There is a tricky balance to keep in mind when managing volunteers. On one hand, your activities have to have a professional quality and be well executed. Unreliable volunteers can be a kiss of death. On the other hand, these people are contributing their time and energy, and need to be respected and supported based on whatever they can do. It helps to orient and guide new folks with small, short-term tasks, or assign new volunteers to work with those who have a longer history with the group. It’s smart to check in on progress frequently. As you gain understanding of your volunteers’ skills, you can build them up by including short training presentations in meetings (e.g. how to write a good press release or event management fundamentals). Consider creating a volunteer coordinator for your group. This position could entail organizing volunteers for events, keeping track of their personal information and availability in a volunteer database and updating the Task Force on volunteer related issues. Having a point-person for volunteers to reach out to will ease communication and assist volunteers in growing comfortable with the organization.

In retaining members and other volunteers, nothing helps more than “the law of five thank-you’s.” The appreciation you show for their commitment, their capabilities, and the unique ways each person contributes to the group will go a long way.



Community Updates


For those concerned about the climate crisis…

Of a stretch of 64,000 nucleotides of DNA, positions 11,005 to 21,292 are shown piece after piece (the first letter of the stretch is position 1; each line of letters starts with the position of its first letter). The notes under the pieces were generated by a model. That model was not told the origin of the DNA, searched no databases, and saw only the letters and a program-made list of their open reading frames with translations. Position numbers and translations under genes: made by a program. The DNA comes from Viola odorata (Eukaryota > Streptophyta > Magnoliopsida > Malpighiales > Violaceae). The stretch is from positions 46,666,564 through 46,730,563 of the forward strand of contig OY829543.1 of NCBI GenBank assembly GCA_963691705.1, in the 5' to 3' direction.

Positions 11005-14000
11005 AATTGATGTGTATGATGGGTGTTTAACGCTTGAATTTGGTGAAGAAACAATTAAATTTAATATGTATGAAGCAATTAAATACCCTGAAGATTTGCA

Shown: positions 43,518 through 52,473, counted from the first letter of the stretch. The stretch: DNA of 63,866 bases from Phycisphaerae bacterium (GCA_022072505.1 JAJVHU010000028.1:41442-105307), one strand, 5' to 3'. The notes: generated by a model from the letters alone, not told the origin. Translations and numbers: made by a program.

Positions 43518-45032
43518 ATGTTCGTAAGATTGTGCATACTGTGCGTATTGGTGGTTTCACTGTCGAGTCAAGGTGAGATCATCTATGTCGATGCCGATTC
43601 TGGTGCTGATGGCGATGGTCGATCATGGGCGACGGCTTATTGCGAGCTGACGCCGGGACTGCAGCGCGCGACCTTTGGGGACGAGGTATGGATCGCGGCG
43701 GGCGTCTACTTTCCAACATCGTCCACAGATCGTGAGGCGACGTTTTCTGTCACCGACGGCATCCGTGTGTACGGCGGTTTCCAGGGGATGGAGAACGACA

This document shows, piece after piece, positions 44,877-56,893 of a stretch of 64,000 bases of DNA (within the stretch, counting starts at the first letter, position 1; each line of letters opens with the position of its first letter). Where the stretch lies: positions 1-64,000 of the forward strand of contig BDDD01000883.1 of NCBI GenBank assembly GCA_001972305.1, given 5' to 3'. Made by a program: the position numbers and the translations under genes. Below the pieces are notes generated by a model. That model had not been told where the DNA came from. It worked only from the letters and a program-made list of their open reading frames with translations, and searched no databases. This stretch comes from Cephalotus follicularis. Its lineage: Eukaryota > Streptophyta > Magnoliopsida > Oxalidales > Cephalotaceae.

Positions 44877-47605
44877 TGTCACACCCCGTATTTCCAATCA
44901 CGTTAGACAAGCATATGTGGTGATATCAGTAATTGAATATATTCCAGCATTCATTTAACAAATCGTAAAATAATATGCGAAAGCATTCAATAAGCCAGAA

Small info cards, about 3”x4”, are available in quantities of 100 and more; if interested, please contact Patrice Gillespie .


… 2018 has been named the Year of Local Action. And the Eastern CT Green Action group is leading the way. ECGA was formed by several people from towns in eastern Connecticut. Initially most people were from Mansfield; as of now, people from Andover, Ashford, Chaplin, Coventry, Eastford, Hampton, Lebanon, Pomfret, Scotland, Tolland, Willington and Windham are members.

With the publication of his excellent weekly newsletter CT Green News, ECGA co-founder Peter Millman is helping us Nutmeggers stay up to date on issues, events and opportunities for concerned citizens to connect with their elected officials. He has published over 50 editions of his newsletter, and would love to broaden his every Friday distribution. Just contact Peter via info@easternctgreenaction.com and benefit from his convenient digest of important news and environmentally-focused online postings.


Calendar Highlights


HIGHLIGHTS OF CT’s FALL GATHERING of clean energy task forces can be found here in our Knowledge Center’s Program Archives pages. Diane Duva (the Director of Energy Demand at DEEP’s Bureau of Energy and Technology Policy is pictured here) facilitating the shaping of our state’s energy future.

Click to view

Clean Energy Communities Listening Session Letter of Thanks and Follow-up

Click to view